Philadelphia Saving Fund Society, Appellant v. United States of America, 269 F.2d 853 (3d Cir. 1959)

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U.S. Court of Appeals for the Third Circuit - 269 F.2d 853 (3d Cir. 1959) Argued February 17, 1959
Decided July 20, 1959
Rehearing Denied September 22, 1959

Charles J. Biddle, Philadelphia, Pa. (Frederick E. S. Morrison, Calvin H. Rankin, Ernest L. Nagy, Drinker Biddle & Reath, Philadelphia. Pa., on the brief), for appellant.

J. Dwight Evans, Jr., Washington, D. C. (Charles K. Rice, Asst. Atty. Gen., Lee A. Jackson, I. Henry Kutz, Attys., Dept. of Justice, Washington, D. C., Harold K. Wood, U. S. Atty., Philadelphia, Pa., on the brief), for appellee.

Before BIGGS, Chief Judge, and McLAUGHLIN and KALODNER, Circuit Judges.

KALODNER, Circuit Judge.

Plaintiff taxpayer brought this action to obtain a refund of federal income taxes paid with respect to its taxable year 1952. The facts being stipulated, both parties filed motions for summary judgment. The District Court entered judgment, via its Order, for the United States,1  and the taxpayer took this appeal.

The issue presented for determination is whether the District Court erred in its holding that a credit received by the taxpayer, a mutual savings bank, from the Federal Deposit Insurance Corporation in 1952, when the taxpayer first became subject to federal income taxation, is taxable income for that year.

The taxpayer contends that the credit when allowed in 1952 constituted a return to it of a portion of its assessment paid in 1951, and was a nontaxable recovery because it received no tax benefit from the payment of its 1951 assessment. The United States contends that the credit did not represent an adjustment for overpayment, nor was it a specific reduction of any particular prior assessment; hence, the credit was income within Section 22(a) of the Internal Revenue Code of 1939, 26 U.S.C.A. § 22(a).

The facts are as follows:

The taxpayer is a mutual savings bank whose deposits are insured by the Federal Deposit Insurance Corporation ("FDIC") under the Federal Deposit Insurance Act, 64 Stat. 873, 12 U.S.C.A. § 1811 et seq. Insofar as relevant here, the taxpayer keeps its books and files its tax returns on a calendar year, accrual basis. Section 7(a) of the Federal Deposit Insurance Act, 12 U.S.C.A. § 1817 (a), fixes the assessment to be paid to the FDIC by an insured bank at one-twelfth of one per cent of its "deposit liability", determined in accordance with the provisions of the Act. Section 7(d) of the Act, 12 U.S.C.A. § 1817(d), provides for a credit from the "net assessment income," as of December 31, — annually, of the FDIC to be applied toward the payment of the semi-annual assessment period beginning the next July 1, any excess credit being applicable to the payment of ensuing assessments.2  Thus, the credit is computed and made available to insured banks in the following calendar year to use in payment of future assessments, or if an insured bank ceases to be insured, the amount is paid in cash.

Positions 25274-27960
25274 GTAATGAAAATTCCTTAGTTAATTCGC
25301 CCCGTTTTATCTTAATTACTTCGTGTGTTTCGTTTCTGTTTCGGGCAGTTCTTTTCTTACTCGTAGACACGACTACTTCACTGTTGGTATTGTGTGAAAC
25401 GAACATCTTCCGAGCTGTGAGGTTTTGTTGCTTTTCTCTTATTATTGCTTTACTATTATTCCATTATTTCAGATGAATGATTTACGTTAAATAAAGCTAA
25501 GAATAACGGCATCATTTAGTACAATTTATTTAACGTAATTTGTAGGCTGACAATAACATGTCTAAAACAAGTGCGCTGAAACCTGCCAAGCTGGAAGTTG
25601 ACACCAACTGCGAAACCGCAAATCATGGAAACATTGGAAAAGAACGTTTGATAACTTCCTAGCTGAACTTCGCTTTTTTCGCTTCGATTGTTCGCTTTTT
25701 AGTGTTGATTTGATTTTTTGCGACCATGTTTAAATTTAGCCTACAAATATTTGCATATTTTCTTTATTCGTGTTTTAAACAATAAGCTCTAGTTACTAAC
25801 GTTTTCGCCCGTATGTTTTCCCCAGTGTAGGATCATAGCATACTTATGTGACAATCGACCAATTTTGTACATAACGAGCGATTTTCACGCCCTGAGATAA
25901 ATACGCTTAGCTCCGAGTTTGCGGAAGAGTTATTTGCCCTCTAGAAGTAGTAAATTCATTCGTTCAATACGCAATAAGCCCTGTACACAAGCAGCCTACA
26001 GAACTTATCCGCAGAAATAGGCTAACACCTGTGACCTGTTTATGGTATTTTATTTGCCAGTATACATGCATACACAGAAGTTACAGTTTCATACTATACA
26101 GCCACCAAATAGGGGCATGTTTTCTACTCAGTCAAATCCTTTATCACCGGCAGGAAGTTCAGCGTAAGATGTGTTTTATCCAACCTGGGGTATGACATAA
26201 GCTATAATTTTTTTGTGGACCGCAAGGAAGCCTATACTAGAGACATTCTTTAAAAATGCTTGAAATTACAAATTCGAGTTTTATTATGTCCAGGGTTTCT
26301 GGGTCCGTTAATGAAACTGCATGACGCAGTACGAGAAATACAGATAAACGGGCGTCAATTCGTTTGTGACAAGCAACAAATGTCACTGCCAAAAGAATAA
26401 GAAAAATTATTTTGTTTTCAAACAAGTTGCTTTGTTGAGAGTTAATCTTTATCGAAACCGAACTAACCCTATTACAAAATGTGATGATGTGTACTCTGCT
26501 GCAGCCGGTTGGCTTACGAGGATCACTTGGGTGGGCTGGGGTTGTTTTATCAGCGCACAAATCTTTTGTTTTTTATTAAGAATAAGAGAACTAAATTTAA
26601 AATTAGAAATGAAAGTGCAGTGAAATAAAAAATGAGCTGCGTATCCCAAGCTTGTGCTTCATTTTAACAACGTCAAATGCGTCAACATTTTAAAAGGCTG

On January 15, 1951, the taxpayer, paid to the FDIC the semi-annual assessment due for the six months ending June 30, 1951, of $247,442.48, which it paid by check.

On June 20, 1951, there was placed to taxpayer's credit3  by the FDIC, pursuant to Section 7(d) of the Act, the amount of $278,985.34 as its pro-rata share of FDIC's net assessment income for the year 1950. On July 15, 1951, the taxpayer paid to the FDIC the semi-annual assessment for the six months ending December 31, 1951, by application of $251,264.09 of the credit standing to its account. On January 15, 1952, the taxpayer paid to the FDIC the semi-annual assessment due for the six months ending June 30, 1952, in the amount of $257,538.01, by application of the balance of its 1950 credit in the amount of $27,721.25 and by check in the amount of $229,816.76. On June 20, 1952, the FDIC placed to the taxpayer's credit, pursuant to Section 7(d) of the Act, the amount of $281,782.05, as its pro-rata share of FDIC's net assessment income for the year 1951. On July 15, 1952, the taxpayer paid to the FDIC the semi-annual assessment for the period ending December 31, 1952, in the amount of $266,411.71 by partial application of the said credit. (The unused balance of $15,370.34 of the credit was applied by the taxpayer in partial payment of the assessment which became due on January 15, 1953, for the six months ended June 30, 1953).